“The Secretary of State is of the view that the Company has seriously explored the possibility of CHP and agrees from the evidence presented that there is no existing heat load within a reasonable distance of the application site to justify amending the proposal to be CHP”.

The point forcefully made to me on behalf of the Nuclear Industry Association is that if my noble friend’s amendment were to be added to the Bill, however much one might recognise the desirability of promoting the use of waste heat, it would actually kill off the prospect of people investing in new nuclear plants. As I say, I have discussed this with my noble friend and he understands the problem.

While I am on my feet, in order not to have a separate debate on whether Clause 14 shall stand part of the Bill, I raise the question of nuclear waste. I discussed this briefly with the Minister the other day and she kindly arranged for me to have an excellent note on it. I was told that the phrase “hazardous waste” at the bottom of the list does not include nuclear waste. I accept that. However, the note says:

“Whilst not having yet taken a final decision, Government is currently inclined to look towards applying the new system in the Planning Bill, and believes that the new arrangement could assist in the delivery of agreements with local communities”.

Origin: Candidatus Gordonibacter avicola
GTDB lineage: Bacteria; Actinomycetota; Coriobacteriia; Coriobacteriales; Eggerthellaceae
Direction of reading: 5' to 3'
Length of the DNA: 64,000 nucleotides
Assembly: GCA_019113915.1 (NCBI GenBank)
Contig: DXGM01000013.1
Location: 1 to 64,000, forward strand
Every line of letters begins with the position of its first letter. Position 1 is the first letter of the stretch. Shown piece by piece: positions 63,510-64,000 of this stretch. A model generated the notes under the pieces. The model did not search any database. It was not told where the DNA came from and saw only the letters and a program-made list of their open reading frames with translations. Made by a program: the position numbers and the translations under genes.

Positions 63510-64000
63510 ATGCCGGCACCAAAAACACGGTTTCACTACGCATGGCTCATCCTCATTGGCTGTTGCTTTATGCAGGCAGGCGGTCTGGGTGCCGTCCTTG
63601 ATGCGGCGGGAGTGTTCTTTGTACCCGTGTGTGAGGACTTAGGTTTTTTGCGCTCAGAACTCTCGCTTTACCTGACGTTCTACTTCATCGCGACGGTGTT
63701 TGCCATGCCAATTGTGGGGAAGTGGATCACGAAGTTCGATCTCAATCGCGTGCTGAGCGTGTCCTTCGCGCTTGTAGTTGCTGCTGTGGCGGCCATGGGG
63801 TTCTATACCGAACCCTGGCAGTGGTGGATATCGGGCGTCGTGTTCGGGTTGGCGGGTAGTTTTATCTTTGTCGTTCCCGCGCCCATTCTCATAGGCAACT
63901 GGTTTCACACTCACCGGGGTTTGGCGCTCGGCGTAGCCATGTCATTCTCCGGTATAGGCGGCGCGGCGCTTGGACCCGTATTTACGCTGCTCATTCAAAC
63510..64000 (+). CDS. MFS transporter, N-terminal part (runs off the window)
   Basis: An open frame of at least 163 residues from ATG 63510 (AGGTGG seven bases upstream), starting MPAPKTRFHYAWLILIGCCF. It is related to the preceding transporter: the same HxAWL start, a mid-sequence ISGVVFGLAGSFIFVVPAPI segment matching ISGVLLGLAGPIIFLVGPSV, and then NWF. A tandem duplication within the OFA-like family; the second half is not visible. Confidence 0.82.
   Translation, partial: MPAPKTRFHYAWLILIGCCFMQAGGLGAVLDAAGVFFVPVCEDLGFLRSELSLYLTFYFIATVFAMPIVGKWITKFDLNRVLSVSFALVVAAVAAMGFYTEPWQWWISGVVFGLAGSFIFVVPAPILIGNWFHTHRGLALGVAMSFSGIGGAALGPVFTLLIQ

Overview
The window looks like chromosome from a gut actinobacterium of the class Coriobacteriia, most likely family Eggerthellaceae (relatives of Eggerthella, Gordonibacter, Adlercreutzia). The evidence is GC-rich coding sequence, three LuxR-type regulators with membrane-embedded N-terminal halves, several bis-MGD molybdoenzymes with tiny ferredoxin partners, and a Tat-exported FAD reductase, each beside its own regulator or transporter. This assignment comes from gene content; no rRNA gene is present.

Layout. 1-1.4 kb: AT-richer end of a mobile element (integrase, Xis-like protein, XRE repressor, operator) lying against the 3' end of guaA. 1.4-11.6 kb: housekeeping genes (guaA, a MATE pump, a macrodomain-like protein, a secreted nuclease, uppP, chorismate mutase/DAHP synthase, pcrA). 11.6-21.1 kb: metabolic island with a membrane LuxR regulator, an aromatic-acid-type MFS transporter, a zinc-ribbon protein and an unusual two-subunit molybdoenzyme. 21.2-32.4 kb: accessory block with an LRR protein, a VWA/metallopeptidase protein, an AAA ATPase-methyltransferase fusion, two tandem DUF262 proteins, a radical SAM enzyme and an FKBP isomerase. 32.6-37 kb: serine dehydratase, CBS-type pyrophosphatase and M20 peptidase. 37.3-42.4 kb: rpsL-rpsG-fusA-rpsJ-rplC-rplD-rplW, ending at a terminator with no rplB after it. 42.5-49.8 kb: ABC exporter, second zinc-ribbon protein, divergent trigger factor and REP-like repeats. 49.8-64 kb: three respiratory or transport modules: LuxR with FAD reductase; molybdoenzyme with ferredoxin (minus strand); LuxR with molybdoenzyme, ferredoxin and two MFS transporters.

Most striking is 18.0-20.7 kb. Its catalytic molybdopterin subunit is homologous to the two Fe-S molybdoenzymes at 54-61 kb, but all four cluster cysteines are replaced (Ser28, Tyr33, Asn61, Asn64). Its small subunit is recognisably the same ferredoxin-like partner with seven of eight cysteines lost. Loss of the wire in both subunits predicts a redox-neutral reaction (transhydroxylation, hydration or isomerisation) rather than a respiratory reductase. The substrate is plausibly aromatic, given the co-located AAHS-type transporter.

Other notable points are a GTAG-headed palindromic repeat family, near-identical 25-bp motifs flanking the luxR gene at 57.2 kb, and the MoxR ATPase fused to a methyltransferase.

It goes on to outline the consequences of that. When the Minister replies, it would be helpful if she could give a slightly fuller explanation of the factors leading Ministers to consider the possibility of using the Bill to deal with a huge project: the underground repository for hazardous nuclear waste. After all, there is a whole process going forward under the Managing Radioactive Waste Safely programme for developing a volunteering approach so that some local community could offer to host the waste.

Although I am extremely grateful for the note that I received from the noble Baroness’s department, it seems to me at first sight that there is a considerable difference in the whole process and procedure that would be necessary for using what is envisaged in the existing radioactive waste policy and what would be involved if these matters had to come under the